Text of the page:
Scout chats with David Nelson, the director of Melbourne restaurant Sash, about public funding in an industry typically built on private investment.
You’ve got your venue going, established yourself in an over-saturated market and managed to turn a decent amount of profit – all while building a loyal customer base. What comes next?
Many businesses reach this point and decide to expand, turning to private investment for funding. Faced with this situation, Melbourne-based Japanese fusion restaurant Sash is taking a less conventional route – creating a profile with Birchal, an equity crowdfunding platform that connects brands with public investors.
As a hybrid investment platform, Birchal creates profiles for private and unlisted public companies and allows investors to buy shares in them – the perfect solution for Sash director David Nelson. “We really saw the benefit in it,” he says. “People not only become your investors, they become your best customers and your best promoters.”
Sash is an Australian take on modern Japanese fusion. Bridging what Nelson calls an “untapped space” between casual and fine dining, the Windsor restaurant puts a Japanese twist on dishes such as pizza, sliders, nachos, tacos and cocktails – with more traditional plates on the menu, too.
Sash has enjoyed success in its first two years, serving eye-catching dishes every night of the week. On top of this, they’ve managed to amass nearly 35,000 followers on social media and build enough of a brand to open in Sydney, with plans for another restaurant in Brisbane
Private investment has been successful for Sash – helping them open in Melbourne in 2018 – so why turn to public investment for expansion? Nelson says crowdfunding is a great way to build brand awareness and gain publicity.
“You can either have one private investor in for $150,000, or 150 private investors in for $150,000 [altogether],” he explains. “For the brand, promotion and word-of-mouth, we thought that more investors would be a much better model.”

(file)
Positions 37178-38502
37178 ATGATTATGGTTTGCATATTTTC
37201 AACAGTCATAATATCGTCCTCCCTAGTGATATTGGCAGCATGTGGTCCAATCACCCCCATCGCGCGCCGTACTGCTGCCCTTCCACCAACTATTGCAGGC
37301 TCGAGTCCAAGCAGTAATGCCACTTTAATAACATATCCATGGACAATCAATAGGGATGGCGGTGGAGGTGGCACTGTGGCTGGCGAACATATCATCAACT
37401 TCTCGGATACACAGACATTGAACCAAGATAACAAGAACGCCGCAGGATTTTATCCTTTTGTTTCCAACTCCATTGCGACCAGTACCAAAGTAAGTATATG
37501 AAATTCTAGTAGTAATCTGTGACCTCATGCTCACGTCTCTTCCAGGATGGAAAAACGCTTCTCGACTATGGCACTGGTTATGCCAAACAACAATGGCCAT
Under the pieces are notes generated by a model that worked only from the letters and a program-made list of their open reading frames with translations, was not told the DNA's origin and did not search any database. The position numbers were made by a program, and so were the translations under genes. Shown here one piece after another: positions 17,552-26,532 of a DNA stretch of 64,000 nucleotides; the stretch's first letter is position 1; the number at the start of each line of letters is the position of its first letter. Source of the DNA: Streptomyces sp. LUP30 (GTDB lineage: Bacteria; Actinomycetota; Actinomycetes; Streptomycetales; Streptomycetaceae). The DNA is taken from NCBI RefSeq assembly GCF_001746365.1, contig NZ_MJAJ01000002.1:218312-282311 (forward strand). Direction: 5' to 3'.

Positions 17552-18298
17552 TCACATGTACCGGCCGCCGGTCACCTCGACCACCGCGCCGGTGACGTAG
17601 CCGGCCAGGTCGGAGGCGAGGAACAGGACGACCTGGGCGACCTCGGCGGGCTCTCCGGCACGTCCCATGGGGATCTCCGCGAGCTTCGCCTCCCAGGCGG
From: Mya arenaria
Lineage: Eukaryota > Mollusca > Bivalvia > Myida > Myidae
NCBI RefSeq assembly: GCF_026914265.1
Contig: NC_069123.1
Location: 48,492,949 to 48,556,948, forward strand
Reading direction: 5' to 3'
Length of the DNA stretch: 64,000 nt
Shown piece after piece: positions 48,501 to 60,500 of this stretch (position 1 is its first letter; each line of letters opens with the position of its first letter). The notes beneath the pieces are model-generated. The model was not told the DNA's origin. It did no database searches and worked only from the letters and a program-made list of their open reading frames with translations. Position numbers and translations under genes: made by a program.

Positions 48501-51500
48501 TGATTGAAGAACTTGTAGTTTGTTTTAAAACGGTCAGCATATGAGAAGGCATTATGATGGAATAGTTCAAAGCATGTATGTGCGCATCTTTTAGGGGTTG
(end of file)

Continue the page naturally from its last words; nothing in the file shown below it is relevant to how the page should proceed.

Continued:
But sourcing money this way isn’t all about publicity – turning to the public for investment has other benefits.
Crowdfunding is a great way to raise revenue with no upfront fees, and you don’t have to apply for high-interest bank loans. There’s also less risk involved for potential investors, and it’s an effective way to test the public’s reaction to your product or business.
Despite the benefits, Nelson says Birchal’s model doesn’t necessarily make things easier than seeking individual, private investment.
“It’s quite a difficult process. We thought people would part with their cash a bit more easily,” he says. “[But] asking someone to part with $10,000 warrants a similar amount of questions to someone parting with $100,000.”
Sash has raised nearly $185,000 in a campaign Nelson describes as “moderately successful”, but no business decision comes without risks. We ask Nelson to share some tips for other hospitality businesses looking into crowdfunding.
“You have to create a story. You really need a story more than ever. The more unique you are, the better,” he says. “Your [storytelling] ability should determine whether you [crowdfund] or not.”
You need more than just an exciting backstory to attract crowdfunding investment, and Nelson says a broad, unique product range is another vital component.
“You’ve really got to have the right product or offering,” he says. “We decided on a whole category of Japanese pizzas and knew that wasn’t enough, so we thought up more items like tacos and nachos – putting a Japanese twist on a bunch of dishes and cocktails.”
Finally, Nelson says investors need to see potential for return on their investment. What Sash offers their investors is the chance to be part of an expanding Australian brand with concrete plans to go global.
“You just need to make sure that the reward is enticing. If you can’t show a dividend projection, then you might struggle,” he says. “People aren’t going to put in money if the reward isn’t that exciting.”
Don’t worry if you’re yet to get your business off the ground. Nelson says there are advantages to not yet having a tangible product.
“There’s a power in raising capital when you’ve just got a concept,” he says. “For some reason, people like to invest in things that haven’t launched yet. They feel like they’re getting a better deal because they’re in early.”
If potential investors are looking to get in early, now is the time. Sash plans to open more five restaurants in Australia once the Sydney and Brisbane franchises are fully operational, with talks to launch a store in Los Angeles in 2020.
Beyond that, Nelson is unsure where the business might end up – but he definitely wants to go global. “I think Italians might be a bit offended that we’re putting sashimi on pizza, but it might do alright in Japan,” he says. “It’s not very traditional, but they might be able to see the fun in it.”
Photography: Jake Roden